2. Change Vendor-Supplied Passwords And Security Parameters: 

    Default passwords and configurations from vendors are easy targets for hackers. Merchants must change all default credentials and ensure strong, unique passwords are used for systems like routers, WiFi networks, POS devices, etc. 

    3. Protect Stored Cardholder Data:

    Card data needs to be inventoried so it is known where exactly it resides. Any storage of card data must be minimised and encrypted. Merchants should diagram their payment flows to understand how card data moves in/out of their systems.

    4. Transmit Cardholder Data Across Public Networks Using Encryption:

    Any transmission of card numbers, like during remote backups or email receipts, must be encrypted in transit. Encryption helps prevent snooping/alteration of sensitive data on less secure networks.

    5. Use And Regularly Update Antivirus Software: 

    Keeping systems patched and updated with the latest antivirus definitions helps block malware used in many data breaches. Automated, regular scans need to be configured to catch any infections before they can spread.

    6. Create And Manage Safe Apps And Systems:

    All devices and software involved in payments must have the latest patches applied, the most robust authentication enabled, and be developed/configured securely following principles of least privilege. This reduces vulnerabilities attackers exploit. 

    7. Limit Cardholder Data Access Based On Business Requirements:

    Employees and third parties should only access payment systems and data necessary for their jobs. Access rights must be documented and limited in scope to prevent data leaks or fraudulent use in case of a compromise.

    8. Assign Unique Ids For Each Person With Access To Systems:

    Individual user accounts help with access control and auditing. Reusing the same credentials or sharing accounts undermines security. Unique, complex passwords should be enforced to strengthen authentication.

    9. Restrict Physical Access To Cardholder Data:

    Access to POS terminals, servers, and paper receipts containing card numbers need to be physically secured. Logging and monitoring of equipment locations helps prevent theft or tampering with hardware.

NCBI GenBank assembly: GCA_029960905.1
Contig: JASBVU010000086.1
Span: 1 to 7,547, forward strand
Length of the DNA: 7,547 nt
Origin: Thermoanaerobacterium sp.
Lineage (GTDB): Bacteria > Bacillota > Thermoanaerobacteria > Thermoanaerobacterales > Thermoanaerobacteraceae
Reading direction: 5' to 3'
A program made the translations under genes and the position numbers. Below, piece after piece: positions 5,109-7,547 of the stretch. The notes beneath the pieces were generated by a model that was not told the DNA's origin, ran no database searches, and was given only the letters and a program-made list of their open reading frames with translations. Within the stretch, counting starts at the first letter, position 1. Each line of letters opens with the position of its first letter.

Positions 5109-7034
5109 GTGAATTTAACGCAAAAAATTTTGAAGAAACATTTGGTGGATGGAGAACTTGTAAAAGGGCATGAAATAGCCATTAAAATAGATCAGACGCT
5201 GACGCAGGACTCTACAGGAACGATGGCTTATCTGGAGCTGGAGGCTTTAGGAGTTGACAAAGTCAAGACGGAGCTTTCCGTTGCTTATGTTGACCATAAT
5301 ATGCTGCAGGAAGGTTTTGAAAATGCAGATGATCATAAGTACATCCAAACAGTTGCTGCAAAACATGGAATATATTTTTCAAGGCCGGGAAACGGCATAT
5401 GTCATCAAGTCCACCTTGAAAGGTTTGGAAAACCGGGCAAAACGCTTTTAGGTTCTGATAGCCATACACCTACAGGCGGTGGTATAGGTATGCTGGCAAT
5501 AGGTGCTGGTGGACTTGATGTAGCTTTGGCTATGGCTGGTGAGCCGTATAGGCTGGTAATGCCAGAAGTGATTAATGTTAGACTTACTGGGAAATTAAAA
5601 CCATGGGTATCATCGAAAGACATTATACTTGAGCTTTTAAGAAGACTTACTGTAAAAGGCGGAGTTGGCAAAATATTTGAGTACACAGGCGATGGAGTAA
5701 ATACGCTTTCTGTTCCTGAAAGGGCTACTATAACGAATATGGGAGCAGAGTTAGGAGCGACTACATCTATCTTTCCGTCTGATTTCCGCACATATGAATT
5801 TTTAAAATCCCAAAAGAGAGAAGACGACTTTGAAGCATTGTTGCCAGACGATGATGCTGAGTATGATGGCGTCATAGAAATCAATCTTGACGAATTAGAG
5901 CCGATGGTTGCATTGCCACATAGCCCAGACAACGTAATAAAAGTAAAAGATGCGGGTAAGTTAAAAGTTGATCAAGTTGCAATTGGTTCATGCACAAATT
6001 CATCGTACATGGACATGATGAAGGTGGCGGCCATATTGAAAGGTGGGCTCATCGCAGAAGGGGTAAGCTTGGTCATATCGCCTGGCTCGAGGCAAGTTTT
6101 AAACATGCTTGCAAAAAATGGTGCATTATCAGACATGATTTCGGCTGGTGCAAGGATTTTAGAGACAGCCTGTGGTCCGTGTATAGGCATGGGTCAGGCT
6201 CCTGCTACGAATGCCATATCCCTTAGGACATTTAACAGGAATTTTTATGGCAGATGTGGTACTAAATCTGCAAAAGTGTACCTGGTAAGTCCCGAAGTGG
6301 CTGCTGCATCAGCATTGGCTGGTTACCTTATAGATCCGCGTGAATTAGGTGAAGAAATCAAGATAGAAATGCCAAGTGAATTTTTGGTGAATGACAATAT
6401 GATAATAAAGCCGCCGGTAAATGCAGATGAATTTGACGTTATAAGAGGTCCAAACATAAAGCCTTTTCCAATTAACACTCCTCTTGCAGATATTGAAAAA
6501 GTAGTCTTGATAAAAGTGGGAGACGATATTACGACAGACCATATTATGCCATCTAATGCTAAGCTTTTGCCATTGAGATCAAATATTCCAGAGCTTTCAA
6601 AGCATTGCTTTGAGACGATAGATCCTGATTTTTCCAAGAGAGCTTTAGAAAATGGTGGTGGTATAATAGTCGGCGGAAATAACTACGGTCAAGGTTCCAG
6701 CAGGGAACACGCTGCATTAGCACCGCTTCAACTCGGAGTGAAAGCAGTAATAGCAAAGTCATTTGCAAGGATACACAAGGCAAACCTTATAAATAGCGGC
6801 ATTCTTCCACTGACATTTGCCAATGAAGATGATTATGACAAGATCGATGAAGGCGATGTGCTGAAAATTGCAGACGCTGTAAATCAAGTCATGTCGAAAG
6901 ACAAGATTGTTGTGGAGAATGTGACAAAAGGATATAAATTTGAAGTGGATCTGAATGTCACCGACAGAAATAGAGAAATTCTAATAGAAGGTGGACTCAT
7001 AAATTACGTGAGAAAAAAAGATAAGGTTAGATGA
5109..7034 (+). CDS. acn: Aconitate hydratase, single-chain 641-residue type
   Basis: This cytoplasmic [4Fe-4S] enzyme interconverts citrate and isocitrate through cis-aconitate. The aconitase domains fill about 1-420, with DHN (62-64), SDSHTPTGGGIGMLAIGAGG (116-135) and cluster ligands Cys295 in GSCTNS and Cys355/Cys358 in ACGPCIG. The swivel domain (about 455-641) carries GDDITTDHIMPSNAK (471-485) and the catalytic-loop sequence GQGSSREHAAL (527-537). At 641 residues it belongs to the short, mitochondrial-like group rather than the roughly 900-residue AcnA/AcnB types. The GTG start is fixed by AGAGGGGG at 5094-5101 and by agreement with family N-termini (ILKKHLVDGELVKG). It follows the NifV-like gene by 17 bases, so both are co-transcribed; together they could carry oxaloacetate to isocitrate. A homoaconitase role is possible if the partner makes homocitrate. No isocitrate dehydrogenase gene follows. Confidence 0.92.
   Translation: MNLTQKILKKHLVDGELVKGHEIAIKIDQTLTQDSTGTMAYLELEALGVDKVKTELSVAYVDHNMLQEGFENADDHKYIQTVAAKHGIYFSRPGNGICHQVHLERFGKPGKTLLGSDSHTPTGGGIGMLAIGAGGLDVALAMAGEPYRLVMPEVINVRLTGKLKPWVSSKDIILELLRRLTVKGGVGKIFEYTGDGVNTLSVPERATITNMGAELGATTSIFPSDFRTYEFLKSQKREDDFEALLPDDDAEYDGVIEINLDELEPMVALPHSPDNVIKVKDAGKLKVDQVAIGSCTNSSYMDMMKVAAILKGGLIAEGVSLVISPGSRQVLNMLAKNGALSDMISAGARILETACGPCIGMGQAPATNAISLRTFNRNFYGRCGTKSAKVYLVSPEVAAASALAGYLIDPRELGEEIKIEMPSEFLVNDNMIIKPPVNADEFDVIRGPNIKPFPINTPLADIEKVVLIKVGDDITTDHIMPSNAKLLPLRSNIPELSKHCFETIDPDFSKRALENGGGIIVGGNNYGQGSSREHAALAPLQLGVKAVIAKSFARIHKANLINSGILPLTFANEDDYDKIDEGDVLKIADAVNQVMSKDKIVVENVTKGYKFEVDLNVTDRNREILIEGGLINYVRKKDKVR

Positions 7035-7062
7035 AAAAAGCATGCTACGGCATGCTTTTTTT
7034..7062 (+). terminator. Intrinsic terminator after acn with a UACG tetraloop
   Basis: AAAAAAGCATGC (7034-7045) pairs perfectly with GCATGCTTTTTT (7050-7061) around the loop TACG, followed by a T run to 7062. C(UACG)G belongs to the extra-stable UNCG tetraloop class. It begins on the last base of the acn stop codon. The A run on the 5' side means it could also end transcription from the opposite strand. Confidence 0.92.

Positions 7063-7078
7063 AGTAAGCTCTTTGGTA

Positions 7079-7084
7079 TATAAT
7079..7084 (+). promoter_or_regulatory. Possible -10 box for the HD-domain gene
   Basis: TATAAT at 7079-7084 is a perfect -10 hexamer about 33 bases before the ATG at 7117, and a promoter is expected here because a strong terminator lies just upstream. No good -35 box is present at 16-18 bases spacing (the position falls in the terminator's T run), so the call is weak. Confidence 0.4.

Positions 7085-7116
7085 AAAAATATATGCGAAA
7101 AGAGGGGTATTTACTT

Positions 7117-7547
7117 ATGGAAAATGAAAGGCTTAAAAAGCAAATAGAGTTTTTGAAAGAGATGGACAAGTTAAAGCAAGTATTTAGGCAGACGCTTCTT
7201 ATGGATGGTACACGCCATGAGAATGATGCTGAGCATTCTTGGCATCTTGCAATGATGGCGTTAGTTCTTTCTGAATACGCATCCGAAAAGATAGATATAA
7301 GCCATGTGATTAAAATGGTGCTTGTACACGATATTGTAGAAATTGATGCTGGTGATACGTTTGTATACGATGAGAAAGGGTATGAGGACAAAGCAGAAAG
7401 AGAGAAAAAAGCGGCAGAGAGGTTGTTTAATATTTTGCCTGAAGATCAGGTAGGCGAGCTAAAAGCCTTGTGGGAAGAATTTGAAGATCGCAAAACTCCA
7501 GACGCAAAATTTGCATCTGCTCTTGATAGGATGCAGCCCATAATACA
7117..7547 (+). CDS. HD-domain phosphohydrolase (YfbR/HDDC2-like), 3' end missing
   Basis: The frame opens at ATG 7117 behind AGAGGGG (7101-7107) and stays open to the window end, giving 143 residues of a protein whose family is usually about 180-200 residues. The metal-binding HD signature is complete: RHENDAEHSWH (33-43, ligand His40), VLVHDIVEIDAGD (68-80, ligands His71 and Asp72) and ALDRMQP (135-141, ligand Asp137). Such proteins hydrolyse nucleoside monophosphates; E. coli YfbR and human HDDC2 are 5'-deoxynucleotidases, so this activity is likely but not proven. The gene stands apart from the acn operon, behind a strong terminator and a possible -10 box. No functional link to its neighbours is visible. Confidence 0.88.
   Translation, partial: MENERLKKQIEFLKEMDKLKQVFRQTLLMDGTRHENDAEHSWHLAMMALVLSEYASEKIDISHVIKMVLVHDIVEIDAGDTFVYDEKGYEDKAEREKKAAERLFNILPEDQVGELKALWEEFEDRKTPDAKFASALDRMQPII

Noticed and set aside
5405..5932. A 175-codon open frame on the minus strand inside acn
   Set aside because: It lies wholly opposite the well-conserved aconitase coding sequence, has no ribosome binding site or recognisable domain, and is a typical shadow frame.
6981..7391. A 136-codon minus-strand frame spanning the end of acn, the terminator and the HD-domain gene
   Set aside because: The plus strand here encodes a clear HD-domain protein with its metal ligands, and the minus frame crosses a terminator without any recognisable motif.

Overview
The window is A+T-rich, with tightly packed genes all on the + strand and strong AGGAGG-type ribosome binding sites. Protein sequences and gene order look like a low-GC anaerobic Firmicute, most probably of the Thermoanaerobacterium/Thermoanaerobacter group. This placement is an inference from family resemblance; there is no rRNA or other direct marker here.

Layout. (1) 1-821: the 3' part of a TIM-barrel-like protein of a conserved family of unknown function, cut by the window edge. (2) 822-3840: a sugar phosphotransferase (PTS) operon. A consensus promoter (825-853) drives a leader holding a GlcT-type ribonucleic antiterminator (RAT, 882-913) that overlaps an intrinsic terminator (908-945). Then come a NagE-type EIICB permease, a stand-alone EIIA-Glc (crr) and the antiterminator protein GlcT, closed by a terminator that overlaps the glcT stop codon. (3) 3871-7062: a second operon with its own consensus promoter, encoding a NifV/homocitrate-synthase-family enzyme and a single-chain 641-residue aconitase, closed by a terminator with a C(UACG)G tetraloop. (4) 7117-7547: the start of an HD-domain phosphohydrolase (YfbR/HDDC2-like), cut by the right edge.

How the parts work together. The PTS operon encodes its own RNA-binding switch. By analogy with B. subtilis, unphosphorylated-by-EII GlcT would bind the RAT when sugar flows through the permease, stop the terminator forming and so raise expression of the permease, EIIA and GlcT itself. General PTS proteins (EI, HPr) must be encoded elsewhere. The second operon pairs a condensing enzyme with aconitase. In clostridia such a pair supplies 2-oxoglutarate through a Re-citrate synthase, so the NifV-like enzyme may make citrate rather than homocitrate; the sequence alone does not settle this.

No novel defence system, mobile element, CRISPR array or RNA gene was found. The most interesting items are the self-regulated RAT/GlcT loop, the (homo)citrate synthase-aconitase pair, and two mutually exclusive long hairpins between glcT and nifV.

10. Keep Track Of And Monitor All Network Resources And Cardholder Data Access:

    Logging access to critical systems and flagging anomalous behaviour helps detect intrusions and data breaches. Logs need to be sent securely to a centralised system and retained as per PCI standards.

    11. Regularly Test Security Systems And Processes:

    Vulnerability scanning and penetration testing ensure controls are working to block external and internal threats. It also helps identify new vulnerabilities to patch and process gaps to strengthen before a real attacker finds them.  

    12. Maintain An Information Security Policy:  

    Documented security policies set the baseline for protecting cardholder data and guide employees in handling sensitive information responsibly. These need to be reviewed and enforced through training and audits.   

    Why is PCI DSS Compliance Important?

    There are a few key reasons why PCI DSS compliance is important for any business that processes credit cards:

    1. Avoid Fines and Fees

    If a data breach occurs due to non-compliance, businesses can face major fines from payment brands as well as litigation costs. Fines can be up to $500,000 per incident.

    2. Maintain Ability to Process Cards

    Payment processors require merchants to validate PCI DSS compliance annually. Non-compliance can result in the inability to accept credit card payments. 

    3. Protect Customer Data

    Following PCI DSS helps businesses properly secure sensitive cardholder data and prevent data breaches. This builds customer trust.

    4. Fulfil Regulatory Obligations

    In some jurisdictions, failure to protect customer payment data can result in regulatory penalties from government agencies.

    5. Lower Insurance Costs

    Compliant businesses may pay lower rates for data breach insurance since they can demonstrate security best practices.